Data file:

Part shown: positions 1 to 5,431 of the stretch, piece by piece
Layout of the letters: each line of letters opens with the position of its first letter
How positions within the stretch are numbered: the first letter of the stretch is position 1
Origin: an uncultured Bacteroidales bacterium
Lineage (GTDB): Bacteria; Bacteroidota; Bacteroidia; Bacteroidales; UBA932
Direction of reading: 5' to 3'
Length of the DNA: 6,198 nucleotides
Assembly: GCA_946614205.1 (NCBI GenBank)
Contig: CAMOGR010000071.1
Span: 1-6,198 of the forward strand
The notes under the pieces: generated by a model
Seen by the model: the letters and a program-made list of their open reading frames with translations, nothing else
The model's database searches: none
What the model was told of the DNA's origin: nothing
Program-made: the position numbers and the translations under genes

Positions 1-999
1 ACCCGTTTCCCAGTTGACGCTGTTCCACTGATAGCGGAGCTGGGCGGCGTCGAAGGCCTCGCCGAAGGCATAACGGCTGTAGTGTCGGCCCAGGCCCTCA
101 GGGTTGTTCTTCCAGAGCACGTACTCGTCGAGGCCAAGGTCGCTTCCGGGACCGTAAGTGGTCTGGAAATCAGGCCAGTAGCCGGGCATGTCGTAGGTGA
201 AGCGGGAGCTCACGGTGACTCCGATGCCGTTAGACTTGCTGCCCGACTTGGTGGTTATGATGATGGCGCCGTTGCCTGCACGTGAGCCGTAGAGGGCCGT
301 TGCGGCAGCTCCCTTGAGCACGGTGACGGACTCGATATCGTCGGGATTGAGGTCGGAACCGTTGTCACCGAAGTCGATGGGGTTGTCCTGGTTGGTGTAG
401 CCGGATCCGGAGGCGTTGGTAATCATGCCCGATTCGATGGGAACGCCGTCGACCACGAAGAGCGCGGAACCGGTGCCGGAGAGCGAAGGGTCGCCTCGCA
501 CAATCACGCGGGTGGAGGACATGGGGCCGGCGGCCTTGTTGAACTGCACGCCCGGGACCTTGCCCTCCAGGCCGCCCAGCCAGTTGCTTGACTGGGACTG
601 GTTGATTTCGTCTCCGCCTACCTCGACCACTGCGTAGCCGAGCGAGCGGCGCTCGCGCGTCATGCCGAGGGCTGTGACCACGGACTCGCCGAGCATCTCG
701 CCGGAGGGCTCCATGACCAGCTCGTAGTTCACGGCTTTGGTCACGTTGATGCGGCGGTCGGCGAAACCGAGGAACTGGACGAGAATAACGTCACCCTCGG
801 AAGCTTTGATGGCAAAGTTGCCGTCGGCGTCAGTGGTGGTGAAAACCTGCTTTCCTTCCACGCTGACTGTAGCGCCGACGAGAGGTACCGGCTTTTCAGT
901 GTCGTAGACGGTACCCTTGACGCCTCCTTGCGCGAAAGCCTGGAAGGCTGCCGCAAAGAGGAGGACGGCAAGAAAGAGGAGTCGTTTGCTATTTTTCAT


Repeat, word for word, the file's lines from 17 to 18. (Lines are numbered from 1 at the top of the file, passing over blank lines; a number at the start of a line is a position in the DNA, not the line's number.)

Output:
1 ACCCGTTTCCCAGTTGACGCTGTTCCACTGATAGCGGAGCTGGGCGGCGTCGAAGGCCTCGCCGAAGGCATAACGGCTGTAGTGTCGGCCCAGGCCCTCA
101 GGGTTGTTCTTCCAGAGCACGTACTCGTCGAGGCCAAGGTCGCTTCCGGGACCGTAAGTGGTCTGGAAATCAGGCCAGTAGCCGGGCATGTCGTAGGTGA